With COP26 finally here, the stakes are higher than ever for the UN climate talks in Glasgow to deliver results. More political commitments to reduce carbon emissions are essential but, even if more countries commit to reach net zero by 2050 (or, better still, earlier), we need so much money to achieve it.
Estimates of how much capital is required vary wildly, but the Energy Transitions Commission (ETC), a network of oil companies, banks, investors, academics and large corporates, believe that to achieve net zero around 1.5% of global GDP is required to finance it; potentially £43 trillion. And while many within the ETC may prefer the public to underwrite this huge cheque, private capital is essential to getting anywhere near such vast sums.
To place these numbers into a UK context, the Johnson government recently set out how it plans to fully decarbonise by 2050, estimating £26bn of funding towards the green infrastructure (think wind, tidal, and nuclear etc) would come from the public sector over the next four years alone, with more than £60bn expected from the private sector. Plenty more will be required afterwards.
Achieving Net Zero: financial institution investment
This means banks, insurers, pension funds and asset managers have a vital role to play in moving private finance and financing transition to where it’s needed. This also means these institutions must themselves at least commit to reaching net zero within the same time frame.
There has been some decent progress from UK-based financial institutions on this front. For example, in July, a series of high-profile pension funds, including the UK’s National Employment Savings Trust, signed a commitment, led by the Prince of Wales’ Accounting for Sustainability (A4S) initiative to halve portfolio emissions by 2030 and bring them to net-zero by 2050. Many more are expected to follow.
Shareholder activism to go greener
As shareholders, pension funds and investment managers have huge influence over how companies will transition away from fossil fuels through their voting rights. The more engaged they are on the subject, the more likely they can enact change.
A good example is HSBC. In April this year the UK-headquartered bank’s shareholders backed a proposed resolution committing the lender to phase out finance for the coal industry by 2040 worldwide. This resolution came about after a group of HSBC shareholders, worth $1.75 trillion, and led by an NGO called ShareAction pressured the bank to move. Investors included Europe’s largest asset manager, Amundi, and the world’s largest publicly listed hedge fund company, Man Group.
2021 also proved that you don’t need to own a lot of capital to make waves. One clear example is the historic defeat of Exxon Mobil CEO Darren Woods by shareholders, when investment firm Engine No. 1 secured three seats on Exxon’s board despite having only 0.02% in the company. It’s ability to argue its case that the oil company lacked green energy expertise on the board was enough to compel Exxon’s largest investors to support its proposals.
These actions are not altruistic – in fact, they stem from a fundamental view that it makes economic sense to transition to a low carbon future. Investors, such as pension funds, have a fiduciary duty to ensure they invest in assets they believe will increase in value over time. As much as they might prefer to invest purely in green technology, there simply aren’t enough assets to go around (not without causing huge price bubbles).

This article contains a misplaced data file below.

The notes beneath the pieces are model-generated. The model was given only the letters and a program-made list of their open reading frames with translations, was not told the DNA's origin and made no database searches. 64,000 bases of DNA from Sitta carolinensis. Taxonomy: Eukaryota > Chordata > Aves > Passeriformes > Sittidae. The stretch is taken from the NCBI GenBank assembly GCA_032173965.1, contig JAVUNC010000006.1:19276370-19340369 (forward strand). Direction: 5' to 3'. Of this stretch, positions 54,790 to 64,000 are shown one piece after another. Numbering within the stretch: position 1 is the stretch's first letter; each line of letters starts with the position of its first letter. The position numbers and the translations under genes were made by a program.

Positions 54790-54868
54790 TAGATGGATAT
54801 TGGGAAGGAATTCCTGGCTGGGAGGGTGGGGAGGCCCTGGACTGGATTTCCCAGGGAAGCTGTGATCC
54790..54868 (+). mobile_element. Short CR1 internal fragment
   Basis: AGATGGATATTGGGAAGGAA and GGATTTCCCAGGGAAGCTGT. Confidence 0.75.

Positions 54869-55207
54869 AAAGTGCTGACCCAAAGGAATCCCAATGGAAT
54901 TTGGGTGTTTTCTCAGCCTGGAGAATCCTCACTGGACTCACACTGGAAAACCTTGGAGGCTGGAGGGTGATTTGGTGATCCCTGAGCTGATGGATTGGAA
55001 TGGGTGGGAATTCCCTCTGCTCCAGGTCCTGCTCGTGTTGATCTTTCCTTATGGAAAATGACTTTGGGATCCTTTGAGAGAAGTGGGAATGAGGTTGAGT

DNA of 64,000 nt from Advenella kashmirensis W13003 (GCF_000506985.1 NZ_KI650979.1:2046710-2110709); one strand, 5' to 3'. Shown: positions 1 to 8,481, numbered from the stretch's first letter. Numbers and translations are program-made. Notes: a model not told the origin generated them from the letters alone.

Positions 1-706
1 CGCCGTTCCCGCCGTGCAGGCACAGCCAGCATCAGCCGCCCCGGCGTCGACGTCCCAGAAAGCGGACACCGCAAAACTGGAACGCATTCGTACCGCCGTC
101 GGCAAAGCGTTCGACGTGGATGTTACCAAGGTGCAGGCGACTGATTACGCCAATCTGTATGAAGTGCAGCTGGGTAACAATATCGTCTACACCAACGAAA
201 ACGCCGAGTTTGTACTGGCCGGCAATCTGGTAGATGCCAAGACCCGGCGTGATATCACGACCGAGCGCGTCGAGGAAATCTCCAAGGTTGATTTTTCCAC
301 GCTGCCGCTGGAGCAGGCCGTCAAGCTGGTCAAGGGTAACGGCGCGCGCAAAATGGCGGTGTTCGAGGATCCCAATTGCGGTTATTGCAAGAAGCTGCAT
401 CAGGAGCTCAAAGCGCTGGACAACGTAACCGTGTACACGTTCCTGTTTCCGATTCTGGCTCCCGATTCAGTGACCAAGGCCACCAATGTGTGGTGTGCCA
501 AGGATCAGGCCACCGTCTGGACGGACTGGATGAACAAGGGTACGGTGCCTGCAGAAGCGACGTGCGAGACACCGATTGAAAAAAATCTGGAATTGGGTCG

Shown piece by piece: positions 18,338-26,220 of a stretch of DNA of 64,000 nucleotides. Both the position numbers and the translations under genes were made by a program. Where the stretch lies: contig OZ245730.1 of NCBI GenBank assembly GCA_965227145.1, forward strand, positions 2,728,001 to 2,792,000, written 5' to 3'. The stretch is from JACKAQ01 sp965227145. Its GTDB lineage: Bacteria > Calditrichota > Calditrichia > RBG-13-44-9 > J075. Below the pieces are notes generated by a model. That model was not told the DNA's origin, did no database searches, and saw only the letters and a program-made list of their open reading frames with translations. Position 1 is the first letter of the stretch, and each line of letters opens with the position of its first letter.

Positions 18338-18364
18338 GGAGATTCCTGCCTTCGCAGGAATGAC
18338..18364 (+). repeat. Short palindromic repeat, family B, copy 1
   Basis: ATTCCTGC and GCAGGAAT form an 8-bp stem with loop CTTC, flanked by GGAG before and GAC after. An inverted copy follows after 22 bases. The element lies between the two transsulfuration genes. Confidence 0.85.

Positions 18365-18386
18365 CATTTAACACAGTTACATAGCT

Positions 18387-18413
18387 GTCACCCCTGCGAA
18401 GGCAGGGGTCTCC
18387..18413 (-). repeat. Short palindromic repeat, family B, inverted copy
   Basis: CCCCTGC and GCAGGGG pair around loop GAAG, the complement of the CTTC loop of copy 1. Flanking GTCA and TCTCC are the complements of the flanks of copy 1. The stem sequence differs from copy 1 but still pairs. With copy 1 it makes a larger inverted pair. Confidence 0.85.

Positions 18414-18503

Even still, the risk of greenwashing – conveying a false impression or providing misleading information about how a company’s investments or services are more environmentally friendly than they really are – could prove to be the biggest barrier to reaching net zero.
There are signs governments and regulators are waking up to this. German asset manager DWS is currently being investigated by the US securities watchdog after recently claiming that more than half of its assets are subject to what is called environmental, social and governance (ESG) integration – that is, a method of ensuring ESG issues are incorporated into their investment decision making. However, the former group sustainability officer, Desiree Fixler, subsequently said “only a small fraction of the investment platform applies ESG integration”.
With such huge flows of money swirling around the financial system, it’s easy to understand why investors struggle to detect greenwashing. One of the biggest obstacles for institutions looking to allocate capital responsibly is sourcing reliable data on the impact and sustainability of their investments.
Collaboration is key to achieving Net Zero
This is where collaboration is both essential and inevitable. Acutely aware of this problem, one of the UK’s biggest pools of retirement savings is taking steps to try to resolve it. Border to Coast Pensions Partnership – which oversees the investment of up to £55bn for 11 local government pension scheme funds – is currently working on finding ways to work with technology companies to source and build ESG data sets to help them hold asset managers to account. that can do this for them. Early days, but retirement fund is also moving to ramp up its carbon footprint measurement and focus more on diversity and inclusion issues.
Holding financial institutions to account is critical. And this is where the general public can also play a key role. Those with pensions, be it government, corporate or otherwise, should make the effort to find out what commitments they have made to achieving net zero and if they have made any public statements on how they intend to achieve it. For those who haven’t, you should get in touch directly and ask why.